Spanning photography, architecture, video and fashion, Aesthetica’s selection of US exhibitions open this season investigates timely themes of surveillance, unseen sites and voyeuristic city scenes.
Articulating a moment of rapid change, a selection of 18 photographs captures the zeitgeist of the 21st century; from meditations on culture and gender to powerful chronicles of current issues. Until 16 August
Offering visitors the opportunity to experience seven of Kusama’s (b. 1929) acclaimed Infinity Mirror Rooms – alongside a range of paintings, sculptures and performances – this show expands the boundaries of perception. Until 30 September.
Looking back at 20 years of community collaboration, ICP’s exhibition features 50 works by students and alumni from its Bronx-based Youth photography programme, which offers individuals a platform for expression. Until 31 December
Addressing the theme of disconnection, Halaban’s (b. 1970) large-scale, stylised works offer a dark and cinematic sense of surveillance whilst facilitating communication between neighbours. Until 1 January.
“It’s a project to learn how to see.” Paglen’s (b. 1974) multi-disciplinary practice highlights unseen sites across the globe, including secret CIA prison sites, spy satellites and military installations designed to evade the public eye. Until 6 January
Getty Center’s show surveys fashion photography’s rich history. From Edward Steichen’s first analogue images to the rise of digital technology, it traces the genre’s trajectory into a powerful form of cultural production. Until 21 October
The first international exhibition to celebrate the architecture of the former Yugoslavia, this show approaches Brutalist buildings and International Style skyscrapers as manifestations of idealism, addressing themes of urbanisation. Until 13 January
Offering a selection of enigmatic images, Bright Black World traces Hido’s (b. 1968) Northern European influences, foregrounding dark, mysterious compositions made predominately outside of the US. From 13 September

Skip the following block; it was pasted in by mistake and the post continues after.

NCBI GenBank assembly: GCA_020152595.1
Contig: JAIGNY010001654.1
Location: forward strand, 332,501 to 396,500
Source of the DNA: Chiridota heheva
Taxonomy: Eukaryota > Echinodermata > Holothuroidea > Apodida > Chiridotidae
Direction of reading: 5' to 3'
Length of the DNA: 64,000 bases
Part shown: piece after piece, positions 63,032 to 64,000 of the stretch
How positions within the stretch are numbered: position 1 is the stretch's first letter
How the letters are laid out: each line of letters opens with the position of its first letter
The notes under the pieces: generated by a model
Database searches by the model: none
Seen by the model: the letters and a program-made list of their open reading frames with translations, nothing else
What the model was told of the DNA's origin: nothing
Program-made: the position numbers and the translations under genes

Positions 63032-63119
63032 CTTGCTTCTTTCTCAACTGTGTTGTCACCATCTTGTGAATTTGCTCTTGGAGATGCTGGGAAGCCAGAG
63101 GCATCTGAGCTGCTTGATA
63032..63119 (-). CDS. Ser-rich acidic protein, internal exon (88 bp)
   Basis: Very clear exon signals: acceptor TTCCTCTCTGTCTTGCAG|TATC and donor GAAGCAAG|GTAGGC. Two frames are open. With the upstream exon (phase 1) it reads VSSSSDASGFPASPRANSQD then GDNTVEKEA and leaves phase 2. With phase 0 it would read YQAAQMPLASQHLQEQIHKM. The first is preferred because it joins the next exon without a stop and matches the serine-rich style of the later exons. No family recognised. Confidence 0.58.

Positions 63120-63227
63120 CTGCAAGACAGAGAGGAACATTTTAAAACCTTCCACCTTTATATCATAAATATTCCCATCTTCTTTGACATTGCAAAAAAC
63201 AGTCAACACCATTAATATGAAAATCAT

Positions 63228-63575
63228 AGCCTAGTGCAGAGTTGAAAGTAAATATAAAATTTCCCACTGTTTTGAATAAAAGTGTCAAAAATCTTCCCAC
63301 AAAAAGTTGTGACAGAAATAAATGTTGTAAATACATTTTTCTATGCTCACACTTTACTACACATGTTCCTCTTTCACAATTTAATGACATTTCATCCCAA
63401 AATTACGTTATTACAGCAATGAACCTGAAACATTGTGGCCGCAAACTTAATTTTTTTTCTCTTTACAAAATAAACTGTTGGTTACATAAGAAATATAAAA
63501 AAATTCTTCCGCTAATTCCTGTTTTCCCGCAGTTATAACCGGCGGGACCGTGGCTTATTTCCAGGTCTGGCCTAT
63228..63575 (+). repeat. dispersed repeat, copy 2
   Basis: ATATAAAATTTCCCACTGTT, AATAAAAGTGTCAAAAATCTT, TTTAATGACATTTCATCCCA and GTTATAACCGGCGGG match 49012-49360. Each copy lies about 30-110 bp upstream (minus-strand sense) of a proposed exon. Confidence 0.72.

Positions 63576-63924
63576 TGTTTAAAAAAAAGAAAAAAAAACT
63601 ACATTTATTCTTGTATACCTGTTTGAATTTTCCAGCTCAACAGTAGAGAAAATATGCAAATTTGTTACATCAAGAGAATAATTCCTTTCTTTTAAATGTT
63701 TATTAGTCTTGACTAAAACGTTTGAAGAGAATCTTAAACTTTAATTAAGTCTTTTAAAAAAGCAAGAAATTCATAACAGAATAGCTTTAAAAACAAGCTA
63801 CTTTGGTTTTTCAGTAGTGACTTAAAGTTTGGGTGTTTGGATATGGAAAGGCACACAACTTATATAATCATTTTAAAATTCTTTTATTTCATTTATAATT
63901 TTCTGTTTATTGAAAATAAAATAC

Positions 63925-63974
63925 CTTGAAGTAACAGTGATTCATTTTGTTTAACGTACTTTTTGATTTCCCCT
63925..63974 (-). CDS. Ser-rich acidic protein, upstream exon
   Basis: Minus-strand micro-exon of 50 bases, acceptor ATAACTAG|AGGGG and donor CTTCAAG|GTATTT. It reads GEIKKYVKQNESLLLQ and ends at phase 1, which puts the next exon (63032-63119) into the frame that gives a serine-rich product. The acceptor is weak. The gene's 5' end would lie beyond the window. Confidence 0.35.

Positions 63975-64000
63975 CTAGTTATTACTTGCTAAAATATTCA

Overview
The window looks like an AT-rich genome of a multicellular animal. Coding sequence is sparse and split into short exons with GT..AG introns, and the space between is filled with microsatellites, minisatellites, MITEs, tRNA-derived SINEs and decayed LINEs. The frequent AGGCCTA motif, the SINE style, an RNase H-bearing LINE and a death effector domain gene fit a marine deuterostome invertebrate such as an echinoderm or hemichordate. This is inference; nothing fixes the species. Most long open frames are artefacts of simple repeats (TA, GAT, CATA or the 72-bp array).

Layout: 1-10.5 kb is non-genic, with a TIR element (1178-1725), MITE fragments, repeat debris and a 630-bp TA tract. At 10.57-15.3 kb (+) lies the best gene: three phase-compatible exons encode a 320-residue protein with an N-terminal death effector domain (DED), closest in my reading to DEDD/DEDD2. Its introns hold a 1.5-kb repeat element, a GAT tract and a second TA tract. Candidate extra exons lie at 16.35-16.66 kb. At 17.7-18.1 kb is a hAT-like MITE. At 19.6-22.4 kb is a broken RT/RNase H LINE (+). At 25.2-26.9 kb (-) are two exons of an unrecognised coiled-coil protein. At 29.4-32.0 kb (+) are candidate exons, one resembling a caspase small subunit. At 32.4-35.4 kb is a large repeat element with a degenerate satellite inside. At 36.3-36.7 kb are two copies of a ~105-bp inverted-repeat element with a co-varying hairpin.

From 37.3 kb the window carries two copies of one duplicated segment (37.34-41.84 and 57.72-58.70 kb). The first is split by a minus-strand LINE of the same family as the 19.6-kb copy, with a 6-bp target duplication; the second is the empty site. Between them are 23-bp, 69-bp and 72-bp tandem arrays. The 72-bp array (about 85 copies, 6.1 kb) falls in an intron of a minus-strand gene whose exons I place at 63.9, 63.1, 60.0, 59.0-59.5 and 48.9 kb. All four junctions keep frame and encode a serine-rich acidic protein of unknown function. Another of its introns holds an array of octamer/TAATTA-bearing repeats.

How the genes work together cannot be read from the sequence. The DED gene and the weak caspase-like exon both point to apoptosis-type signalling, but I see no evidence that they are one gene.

Subtitled Art in the Age of Black Power, this exhibition showcases African American artists as they responded to the revolutionary thought and action of a period that transformed society. From 14 September.
The first American survey of Akomfrah (b. 1957) brings together a series of video works spanning 1983-2018, offering an overview of a conceptually broad practice that interprets issues of social, economic and political unrest. Until 2 September
1. Gail Albert Halaban, Abbott’s House, 2012.
2. Jillian Freyer, Three Women, 2018 © Jillian Freyer.
3. Infinity Mirrored Room–The Souls of Millions of Light Years Away, 2013. Yayoi Kusama (Japanese, b. 1929). Wood, metal, glass mirrors, plastic, acrylic panel, rubber, LED lighting system, acrylic balls, and water; 113 1/4 x 163 1/2 x 163 1/2 in. Courtesy of David Zwirner, New York. © Yayoi Kusama.
4. © KEVIN NESTOR.
5. Gail Albert Halaban (American, b. 1970). Upper East Side, Manhattan, 1438 3rd Ave, Families Just Before Dinner, 2008. Inkjet print. © Gail Albert Halaban.
6. Trevor Paglen, Dead Satellite with Nuclear Reactor, Eastern Arizona (Cosmos 469), 2011, C-print. Smithsonian American Art Museum; Gift of Mike Wilkins and Sheila Duignan © 2011, Trevor Paglen. Photo by Gene Young.
7. Untitled, for Charles Jourdan, Spring 1977, negative 1977, printed later; Guy Bourdin, chromogenic print. The Estate of Guy Bourdin, courtesy Louise Alexander Gallery. Image copyright The Guy Bourdin Estate 2018, courtesy Louise Alexander Gallery.
8. Edvard Ravnikar. Revolution Square (today Republic Square), Ljubljana, Slovenia. 1960–74. View of the Square. Photo: Valentin Jeck, commissioned by The Museum of Modern Art, New York, 2016.
9. Todd Hido,#11797-3252, 201.
10. Still frame from Purple, 2017. Six screen film installation by John Akomfrah. © Smoking Dogs Films; Courtesy Lisson Gallery
11. “Couple Walking” (1979), by Roy DeCarava. CreditSherry DeCarava, via the DeCarava Archives